Stops and Starts
Next Day Writing
Door handles, handrails, light switches and taps are devices of everyday use, each related to a specific action. They play an essential but rather modest role, one of form and functionality, as means to an end. The new aluminium sculptures by Marie Lund linger at the margins of the gallery space. Suspended by straps, they are placed at the edges between wall and ceiling, between floor and wall, as if they want to avoid being at the center of attention. Rather, they refer to what sur- rounds them, working as a support structure for the space they inhabit, and pointing to something that lies outside themselves.
The titles* of the sculptures stem from Belgian film maker and writer Chantal Akerman’s book My Mother Laughs. Describing mundane every-day scenes of living with and caring for her dying mother (while she tries to preserve a space for her own work), Akerman tells of the time spend and held together by the daily repeated doings; writing shopping lists, moving from one room to the other, cleaning the dishes, habits of napping. In the in-between spaces of these activities, details of family history, descriptions of pain (found woven into love), failed relationships and self-doubt seep through. To write about death, in the end, means to write about life, and it is this withdrawal from and subtle pointing-to the ‘actual‘ subject that is similarly immanent in Marie Lund’s sculp- tural practice.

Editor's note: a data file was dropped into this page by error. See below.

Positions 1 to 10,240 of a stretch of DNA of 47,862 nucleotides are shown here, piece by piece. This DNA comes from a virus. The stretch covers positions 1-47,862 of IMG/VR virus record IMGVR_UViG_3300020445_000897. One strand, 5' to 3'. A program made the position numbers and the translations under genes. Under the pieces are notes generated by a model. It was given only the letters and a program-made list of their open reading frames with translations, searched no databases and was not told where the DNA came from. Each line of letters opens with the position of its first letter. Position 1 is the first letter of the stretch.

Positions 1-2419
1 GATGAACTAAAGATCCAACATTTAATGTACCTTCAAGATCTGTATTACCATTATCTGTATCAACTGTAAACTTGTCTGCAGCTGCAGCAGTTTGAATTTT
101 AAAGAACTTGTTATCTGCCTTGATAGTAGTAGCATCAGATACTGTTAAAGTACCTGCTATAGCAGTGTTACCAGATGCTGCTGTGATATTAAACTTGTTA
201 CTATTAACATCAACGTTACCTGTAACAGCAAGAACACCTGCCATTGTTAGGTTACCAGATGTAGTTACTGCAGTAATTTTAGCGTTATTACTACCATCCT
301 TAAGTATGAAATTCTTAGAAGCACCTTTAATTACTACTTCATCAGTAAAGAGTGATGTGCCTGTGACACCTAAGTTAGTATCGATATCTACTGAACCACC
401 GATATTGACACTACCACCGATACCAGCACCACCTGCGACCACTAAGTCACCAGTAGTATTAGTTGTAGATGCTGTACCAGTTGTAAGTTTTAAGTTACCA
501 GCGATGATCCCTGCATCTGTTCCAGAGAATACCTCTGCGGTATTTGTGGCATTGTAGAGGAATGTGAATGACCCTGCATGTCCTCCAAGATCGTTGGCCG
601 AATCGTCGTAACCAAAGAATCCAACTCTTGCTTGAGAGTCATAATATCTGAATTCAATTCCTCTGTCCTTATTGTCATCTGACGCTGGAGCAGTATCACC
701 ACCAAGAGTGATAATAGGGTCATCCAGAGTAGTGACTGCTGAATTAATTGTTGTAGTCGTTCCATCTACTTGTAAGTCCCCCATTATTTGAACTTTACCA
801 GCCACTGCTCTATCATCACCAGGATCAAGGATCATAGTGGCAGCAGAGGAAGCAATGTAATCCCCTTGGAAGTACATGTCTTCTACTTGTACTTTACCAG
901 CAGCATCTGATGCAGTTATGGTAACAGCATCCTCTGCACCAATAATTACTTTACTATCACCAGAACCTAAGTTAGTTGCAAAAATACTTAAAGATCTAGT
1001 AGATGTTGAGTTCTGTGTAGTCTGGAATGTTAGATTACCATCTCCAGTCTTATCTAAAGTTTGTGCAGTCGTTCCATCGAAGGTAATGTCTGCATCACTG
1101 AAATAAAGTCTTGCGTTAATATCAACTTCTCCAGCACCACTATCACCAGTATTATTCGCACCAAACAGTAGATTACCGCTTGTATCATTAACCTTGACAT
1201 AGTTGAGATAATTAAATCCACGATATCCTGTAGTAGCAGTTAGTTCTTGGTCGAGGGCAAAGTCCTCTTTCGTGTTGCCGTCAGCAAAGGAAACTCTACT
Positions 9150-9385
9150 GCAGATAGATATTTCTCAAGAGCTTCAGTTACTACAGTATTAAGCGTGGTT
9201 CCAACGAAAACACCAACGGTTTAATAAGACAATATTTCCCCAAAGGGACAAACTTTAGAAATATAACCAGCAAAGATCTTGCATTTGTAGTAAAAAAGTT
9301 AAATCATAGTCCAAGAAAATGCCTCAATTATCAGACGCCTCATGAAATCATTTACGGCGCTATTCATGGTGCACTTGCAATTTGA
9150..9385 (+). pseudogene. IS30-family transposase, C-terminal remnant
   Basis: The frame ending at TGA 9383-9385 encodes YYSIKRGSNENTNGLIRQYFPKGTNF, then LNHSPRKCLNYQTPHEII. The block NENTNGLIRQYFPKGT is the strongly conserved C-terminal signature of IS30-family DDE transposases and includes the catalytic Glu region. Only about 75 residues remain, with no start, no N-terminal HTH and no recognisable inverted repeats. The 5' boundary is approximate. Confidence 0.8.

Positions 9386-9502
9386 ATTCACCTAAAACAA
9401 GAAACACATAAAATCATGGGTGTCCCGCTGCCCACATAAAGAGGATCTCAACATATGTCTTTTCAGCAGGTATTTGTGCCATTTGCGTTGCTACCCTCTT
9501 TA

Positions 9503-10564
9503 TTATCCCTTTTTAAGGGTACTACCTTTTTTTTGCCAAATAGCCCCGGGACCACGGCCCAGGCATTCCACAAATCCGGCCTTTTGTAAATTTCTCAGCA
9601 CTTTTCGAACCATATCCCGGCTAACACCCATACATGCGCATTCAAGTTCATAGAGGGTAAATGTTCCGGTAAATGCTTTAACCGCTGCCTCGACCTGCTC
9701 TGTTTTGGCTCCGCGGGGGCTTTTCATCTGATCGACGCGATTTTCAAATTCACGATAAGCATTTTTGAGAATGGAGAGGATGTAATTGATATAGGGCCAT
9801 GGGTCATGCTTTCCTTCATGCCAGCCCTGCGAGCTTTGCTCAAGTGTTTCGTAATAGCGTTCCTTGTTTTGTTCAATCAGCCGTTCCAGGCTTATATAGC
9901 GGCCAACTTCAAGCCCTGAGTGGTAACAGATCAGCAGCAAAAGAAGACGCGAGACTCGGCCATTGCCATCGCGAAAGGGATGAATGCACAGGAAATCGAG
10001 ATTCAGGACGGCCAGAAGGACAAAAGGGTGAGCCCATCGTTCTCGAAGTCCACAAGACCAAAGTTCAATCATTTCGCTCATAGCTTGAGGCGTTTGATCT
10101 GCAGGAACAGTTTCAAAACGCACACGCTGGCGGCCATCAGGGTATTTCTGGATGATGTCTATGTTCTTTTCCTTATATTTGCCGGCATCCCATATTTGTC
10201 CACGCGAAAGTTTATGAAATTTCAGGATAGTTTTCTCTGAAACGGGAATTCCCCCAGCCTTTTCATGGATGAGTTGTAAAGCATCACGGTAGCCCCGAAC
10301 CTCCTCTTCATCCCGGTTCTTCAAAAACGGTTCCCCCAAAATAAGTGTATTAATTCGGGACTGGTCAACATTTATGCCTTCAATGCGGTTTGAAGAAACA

Produced by the artist through a process of repetition, continuously compressing and stretching the flat metal sheet into compound curves with the help of a so-called English Wheel, the rhythmical and repetitive labour is left visible as marks on the shiny surface. Lund’s formal sculptures mime both functional objects such as pipes or ventilation ducts, as well as decorative elements like stucco or floor panels, pretending to belong to the space, but in fact peeling off and pointing back to the architecture that holds them.
Within this space, three photographs by Frederik Worm are shown, introducing the on-going conversation between the two artists into the exhibition. His works, too, point to actions that elude us. They are moments of stillness; accumulation of time, capturing what takes place just next to something.
In The Apartment, the works are not interested in making monumental statements, but rather communicate from the margins, through repetition and sparse punctuation. Reserved and almost mute they speak about their conditions of production; conversations, books beside a bed, romantic partners, and modes of display; distance and encounters in cohabiting, as a choreography of rehearsal and maintenance – while the day still hopes for possibility.
— Inga Charlotte Thiele